City of Parks is an accurate description. The Nashville Parks commission states they manage 113 properties encompassing over 10,000 acres. In addition we have eight state parks the Nashville Metro area, numerous dog parks, and an aggressive plan in place to connect every part of Nashville through a series of urban greenways. Here is a list of some of my favorite parks in Nashville.
1. Centennial Park: (West End and Natchez Trace) I live two blocks away from Centennial Park and it is easily my favorite park in town. In my opinion, Centennial Park is the heart of the city. On any given day you can find numerous people taking advantage of what this area has to offer. The Parthenon, a replica of the Greek landmark that remains from the Exhibition, is its cornerstone. It houses the statue of Athena, a museum, and an art gallery. Lake Watuga is probably the second most notable feature and you can often find people fishing, feeding the birds, or relaxing on its banks. The park also boasts acres of green space, gardens, walking/running trails, and many other attractions. The park sponsors most of Nashville's key events including Earth Day, Movies in the Park, The Shakespere Festival, The Italian Festival, The Country Music Marathon, numerous chairity walks, and many other events. The park was added to the National Register of Historical Places in 1972. In 2008 Mayor Karl Dean announced a major initiative to restore and preserve the park.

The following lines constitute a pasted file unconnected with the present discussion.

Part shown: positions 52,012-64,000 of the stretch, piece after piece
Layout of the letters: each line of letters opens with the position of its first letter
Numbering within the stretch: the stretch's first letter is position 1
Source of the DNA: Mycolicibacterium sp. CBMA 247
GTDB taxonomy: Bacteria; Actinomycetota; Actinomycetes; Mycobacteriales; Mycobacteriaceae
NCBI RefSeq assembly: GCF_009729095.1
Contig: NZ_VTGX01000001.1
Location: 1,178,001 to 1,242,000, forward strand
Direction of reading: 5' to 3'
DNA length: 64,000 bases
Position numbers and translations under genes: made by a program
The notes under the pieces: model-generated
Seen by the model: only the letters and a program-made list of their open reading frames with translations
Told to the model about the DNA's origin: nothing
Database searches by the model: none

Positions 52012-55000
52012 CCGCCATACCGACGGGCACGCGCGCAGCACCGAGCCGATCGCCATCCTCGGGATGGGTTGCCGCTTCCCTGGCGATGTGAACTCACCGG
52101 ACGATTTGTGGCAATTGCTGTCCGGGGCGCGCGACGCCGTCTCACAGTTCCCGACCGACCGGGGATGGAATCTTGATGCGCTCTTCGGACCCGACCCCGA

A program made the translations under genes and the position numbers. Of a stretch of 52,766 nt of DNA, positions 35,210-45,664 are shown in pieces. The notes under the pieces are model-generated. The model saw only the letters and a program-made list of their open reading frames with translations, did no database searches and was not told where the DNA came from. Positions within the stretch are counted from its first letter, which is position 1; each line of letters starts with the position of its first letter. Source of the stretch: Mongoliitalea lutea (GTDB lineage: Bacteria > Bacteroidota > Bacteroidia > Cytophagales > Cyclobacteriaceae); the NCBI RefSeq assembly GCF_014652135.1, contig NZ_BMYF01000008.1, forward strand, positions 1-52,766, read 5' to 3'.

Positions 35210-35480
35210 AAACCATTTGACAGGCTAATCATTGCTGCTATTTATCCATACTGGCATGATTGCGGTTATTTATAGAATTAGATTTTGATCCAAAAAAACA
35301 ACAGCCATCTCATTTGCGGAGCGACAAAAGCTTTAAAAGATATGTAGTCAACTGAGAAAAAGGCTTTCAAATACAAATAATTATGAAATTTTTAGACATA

2. Shelby Bottoms: (Shelby and 20th) Shelby Bottoms is amazing because its 810 acres of undeveloped land located in an area where land would probably sell for a hefty price. It has five miles of paved and unpaved trails making it popular amongst runners, bikers, hikers, and birdwatchers. On the weekend, I often ride my bike across the river through Shelby Bottoms, and into the Stones River Greenway. Shelby Bottoms is also located near Shelby Park which is popular because of its playgrounds, baseball field, lake, picnic areas, and boat ramps.
3. “Dragon Park”: (Blakemore and 24th) The actual name of this park is Fannie Mae Dees Park, but it’s better known as “Dragon Park.” When I lived in Hillsboro Village I was only a block away from this park. I’ll admit that there are nicer parks, but I think this one is probably the coolest one if you’re a little kid. The highlight of the park is “The Dragon,” a giant sculpture of a sea serpent covered with mosaic designs. A lesser known fact is that the park is also the home to Tennessee’s first “Boundlessness Playground.” The playground is the brainchild of a local mom who was concerned because there was no play area that was accessible to children with physical and developmental disabilities. Through her hard work and the support of her community “Lily’s Garden” was constructed and named after her daughter.
4. Radnor Lake: (Granny White and Otter Creek Road) Radnor Lake is a state park located in the Oak Hill community. The lake is actually manmade, it was constructed by a railroad company to supply water for it’s steam engines. Eventually developers tried to make the area into suburban tract housing, but the public prevailed and it’s now one of Nashville more popular parks. The area is always packed with walkers, hikers, and birders taking advantage of the several miles of paved and unpaved trails. The area also boasts a large selection of wildlife including birds, otters, and deer.
5. The Warner Parks: (Highway 100) Edwin Warner and Percy Warner parks are located in West Nashville, and when combined is one of the largest parks in the US. Currently the park is at 2,684 acres with negotiations underway to purchase another 324 acres of ancient forest from the HG Hill family. I don’t make it out to this park as much as I would like but it’s very popular. It has several miles of hiking and equestrian trails and hosts the Iroquois Steeplechase.
Honorable Mention: Sevier Park, Beeman Park, Hall Of Fame Park, Hamilton Creek Park